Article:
“48 Hours” explores the mysteries and murders along the Highway of Tears (from CBS – Page 1)
Produced by Paul LaRosa, Clare Friedland and Alec Sirken
“It’s just an awful feeling … to know that she disappeared from just a few feet away. It’s just devastating,” said Dawn Scott.
Devastating, and yet, Dawn and Eldon Scott keep coming back to the place where their 20-year-old daughter, Maddy, was last seen alive.
“It’s really unsettling knowing that she disappeared from here and nobody has seen her since,” Eldon Scott told “48 Hours” correspondent Peter Van Sant.
It was at Hogsback Lake in Northern British Columbia, Canada, where Maddy camped out after partying with friends on the night of May 27, 2011.
“It’s a beautiful little spot. It’s close to town,” Dawn explained.
“So it was just a group of kids going for a birthday party?” Van Sant asked.
“Yeah … and they were going out camping for the night,” she replied.
“The next day Maddy has not come home … did you call her on her cell phone?”
“I did try to call her and it went right to her voicemail,” said Dawn.
Still, Dawn wasn’t worried. Cell service at the lake was always spotty.
“I thought, ‘Gee, like she’s 20 years old, she went to the lake. The weather was beautiful, she was with friends. If something was up, she would call us,” said Dawn.
But Maddy never called.
“… it just didn’t seem right and that was Sunday morning so Eldon and I hopped in the vehicle and we drove out there,” she continued.
Hogsback Lake is only a 15-minute drive from the Scott’s home in Vanderhoof, a tiny town along Canada’s infamous Highway 16. The locals call it “The Highway of Tears” for a reason.
Since 1969, at least 18 women have gone missing or have been murdered in this very same area … just like Maddy.
“Here again is a girl from one of these small towns along this highway who has disappeared without a trace,” said Bob Friel, an investigative reporter for Outside magazine and a CBS News consultant. He has written about this haunted highway and the Maddy Scott case.
“Madison Scott fits the same pattern as some of these cases that are on the official list,” Friel explained, “but she disappeared from a place very close to the highway.”
On that Sunday morning in 2011, Maddy’s parents were not thinking about the nearby highway’s reputation — they just wanted to find their daughter.
“You arrive here at Hogsback, what do you see?” Van Sant asked.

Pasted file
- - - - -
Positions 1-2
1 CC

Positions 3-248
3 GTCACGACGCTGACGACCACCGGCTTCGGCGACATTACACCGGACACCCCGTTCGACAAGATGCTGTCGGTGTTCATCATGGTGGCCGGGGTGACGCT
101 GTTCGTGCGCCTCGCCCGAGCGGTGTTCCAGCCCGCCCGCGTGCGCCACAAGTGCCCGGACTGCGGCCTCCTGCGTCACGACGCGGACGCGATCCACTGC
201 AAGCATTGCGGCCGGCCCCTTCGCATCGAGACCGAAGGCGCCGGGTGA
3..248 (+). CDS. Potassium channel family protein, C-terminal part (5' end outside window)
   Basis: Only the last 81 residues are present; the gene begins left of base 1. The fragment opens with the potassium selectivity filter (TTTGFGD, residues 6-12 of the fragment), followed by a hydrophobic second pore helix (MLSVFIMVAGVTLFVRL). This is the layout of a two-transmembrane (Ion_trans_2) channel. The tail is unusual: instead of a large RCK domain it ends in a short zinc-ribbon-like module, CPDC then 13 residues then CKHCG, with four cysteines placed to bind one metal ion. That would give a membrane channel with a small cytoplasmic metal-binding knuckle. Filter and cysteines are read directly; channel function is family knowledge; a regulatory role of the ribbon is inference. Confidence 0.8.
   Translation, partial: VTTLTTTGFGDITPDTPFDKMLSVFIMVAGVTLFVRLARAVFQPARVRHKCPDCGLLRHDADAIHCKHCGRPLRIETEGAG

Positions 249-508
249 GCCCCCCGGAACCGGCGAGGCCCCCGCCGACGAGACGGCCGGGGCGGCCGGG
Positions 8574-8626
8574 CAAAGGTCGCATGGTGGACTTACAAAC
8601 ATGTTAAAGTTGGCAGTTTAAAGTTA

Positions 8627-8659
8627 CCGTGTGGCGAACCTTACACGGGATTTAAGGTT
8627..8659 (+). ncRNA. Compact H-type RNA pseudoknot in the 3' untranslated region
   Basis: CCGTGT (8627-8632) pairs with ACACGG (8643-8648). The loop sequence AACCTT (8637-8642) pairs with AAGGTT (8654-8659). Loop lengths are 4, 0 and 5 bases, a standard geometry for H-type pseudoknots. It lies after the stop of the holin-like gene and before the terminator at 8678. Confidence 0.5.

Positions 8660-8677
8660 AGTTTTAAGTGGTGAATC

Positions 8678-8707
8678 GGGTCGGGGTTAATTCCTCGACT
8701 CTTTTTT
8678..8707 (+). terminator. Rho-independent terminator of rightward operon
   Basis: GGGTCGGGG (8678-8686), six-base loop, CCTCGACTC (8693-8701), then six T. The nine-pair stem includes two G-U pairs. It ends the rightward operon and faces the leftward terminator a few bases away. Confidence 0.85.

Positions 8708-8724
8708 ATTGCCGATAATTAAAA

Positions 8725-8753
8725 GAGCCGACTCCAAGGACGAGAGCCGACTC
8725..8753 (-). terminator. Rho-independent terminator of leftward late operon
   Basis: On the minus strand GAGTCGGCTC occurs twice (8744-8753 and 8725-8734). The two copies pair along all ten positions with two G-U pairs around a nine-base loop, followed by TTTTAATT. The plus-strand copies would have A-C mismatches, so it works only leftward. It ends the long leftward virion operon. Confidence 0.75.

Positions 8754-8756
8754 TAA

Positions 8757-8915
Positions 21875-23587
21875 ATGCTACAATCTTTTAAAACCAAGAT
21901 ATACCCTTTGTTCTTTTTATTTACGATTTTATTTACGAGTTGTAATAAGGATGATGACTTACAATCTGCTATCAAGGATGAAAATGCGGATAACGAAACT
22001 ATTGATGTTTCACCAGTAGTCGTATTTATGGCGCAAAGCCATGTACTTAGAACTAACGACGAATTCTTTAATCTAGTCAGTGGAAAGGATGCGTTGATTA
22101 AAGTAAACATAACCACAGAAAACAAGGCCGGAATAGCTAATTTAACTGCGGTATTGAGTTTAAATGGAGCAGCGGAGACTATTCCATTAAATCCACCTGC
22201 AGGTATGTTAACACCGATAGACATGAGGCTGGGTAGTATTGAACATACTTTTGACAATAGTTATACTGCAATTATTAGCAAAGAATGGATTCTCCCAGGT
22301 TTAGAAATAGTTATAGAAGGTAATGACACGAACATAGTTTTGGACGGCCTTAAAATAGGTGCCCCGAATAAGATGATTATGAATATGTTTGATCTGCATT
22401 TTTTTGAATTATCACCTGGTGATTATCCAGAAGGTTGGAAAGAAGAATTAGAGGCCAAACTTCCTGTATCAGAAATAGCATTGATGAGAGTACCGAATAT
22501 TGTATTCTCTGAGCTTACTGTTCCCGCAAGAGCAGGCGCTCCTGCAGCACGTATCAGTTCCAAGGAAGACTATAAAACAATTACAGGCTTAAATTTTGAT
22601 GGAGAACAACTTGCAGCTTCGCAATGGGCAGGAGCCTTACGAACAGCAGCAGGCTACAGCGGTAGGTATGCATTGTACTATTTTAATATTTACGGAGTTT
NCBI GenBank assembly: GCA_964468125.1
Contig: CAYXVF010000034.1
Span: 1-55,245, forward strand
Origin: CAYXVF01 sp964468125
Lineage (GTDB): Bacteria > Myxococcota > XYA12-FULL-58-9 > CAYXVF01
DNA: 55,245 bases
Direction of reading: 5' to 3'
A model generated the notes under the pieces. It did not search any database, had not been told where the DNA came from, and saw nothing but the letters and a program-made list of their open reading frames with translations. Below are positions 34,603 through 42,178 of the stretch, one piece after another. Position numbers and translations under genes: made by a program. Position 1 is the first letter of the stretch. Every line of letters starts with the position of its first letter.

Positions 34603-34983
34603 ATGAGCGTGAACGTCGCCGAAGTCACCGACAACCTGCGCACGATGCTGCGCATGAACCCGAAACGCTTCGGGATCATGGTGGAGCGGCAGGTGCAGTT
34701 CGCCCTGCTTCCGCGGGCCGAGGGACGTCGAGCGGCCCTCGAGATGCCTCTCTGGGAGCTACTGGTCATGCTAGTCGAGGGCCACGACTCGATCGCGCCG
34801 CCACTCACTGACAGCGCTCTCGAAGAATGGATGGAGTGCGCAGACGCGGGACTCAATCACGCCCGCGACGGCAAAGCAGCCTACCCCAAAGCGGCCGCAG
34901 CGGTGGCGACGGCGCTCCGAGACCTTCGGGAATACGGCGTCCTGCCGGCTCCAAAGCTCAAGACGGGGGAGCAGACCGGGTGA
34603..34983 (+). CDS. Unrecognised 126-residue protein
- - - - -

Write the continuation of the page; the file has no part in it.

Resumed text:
“Her old pickup was parked here…” said Eldon.
“And what did you do?”
“We walked over to the truck and looked in it,” said Dawn.
Dawn and Eldon found Maddy’s purse and backpack inside her locked truck, but her phone was missing.
“She doesn’t go anywhere without her purse or you know, her personal belongings,” Dawn told Van Sant.
“So at what point does panic set in?”
“Immediately,” she said.
The Royal Canadian Mounted Police — the RCMP — rushed to the scene, but there was no trace of Maddy.
“Something happened to Maddy. Maddy disappeared. She didn’t get taken by a flying saucer. Somebody knows something,” said Sgt. Ken Floyd.
Sergeant Ken Floyd and Constable Tom Wamsteeker of the RCMP are the lead investigators. They begin by developing a profile of Maddy. She was close to her brother, Ben, and sister Georgia. After graduating high school, Maddy began working with her father in the logging industry.
“Everyone speaks highly of Madison Scott. She was well-loved and liked in the community. She was an avid outdoors person,” Wamsteeker explained. “… she was into dirt biking and she loved sports.”
Amanda Fitzpatrick and Jasmine Klassen are Maddy’s close friends.
“Was Maddy a real competitor?” Van Sant asked Fitzpatrick.
“Yes,” she laughed fondly, “very much so.”
Asked what thoughts come to mind when she thinks of Maddy, Klassen was overcome with emotion
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. “She always shared. She was really thoughtful,” she said.
The girls cannot think about their close friend without remembering all the videos they made together.
“She liked to take charge. Everyone would have their own ideas and she would just kinda take over,” Fitzpatrick said of Maddy’s moviemaking.
In an eerie twist, Maddy co-wrote and starred in a suspense movie called, “The Stalker.”
Neither Fitzpatrick of Klassen was at the birthday party the night Maddy went missing, but about 50 others were and investigators began going at them hard.
“You spoke to every single person who had been at that party?” Van Sant asked Sgt. Floyd.
“We have,” he replied. “It remains ongoing … we haven’t identified anyone that would have a grudge or had any reason to harm or cause Madison’s disappearance.”
But investigators did uncover one troubling detail: that fateful night, Maddy’s friends had left her at the lake completely alone.
“As far as she knew going there, there were other people that were going to be staying out at the lake that night,” said Constable Tom Wamsteeker.
But one by one, everyone packed up and left, including Jordy Bolduc, who had promised Maddy that she’d stay with her.
“I just can’t believe that it’s — it’s just so wrong,” said Maddy’s mom.
“People still think that I am a horrible person ’cause I left my best friend out there,” Bolduc told Van Sant. “…and people, like, yell at me and write on Facebook that I’ve killed her and I left her and I’m stupid.”
“Did the police question you?”
“Oh yeah,” she replied. “… they asked me the question several times … ‘Did you kill Maddy? Were you there when Maddy was killed?’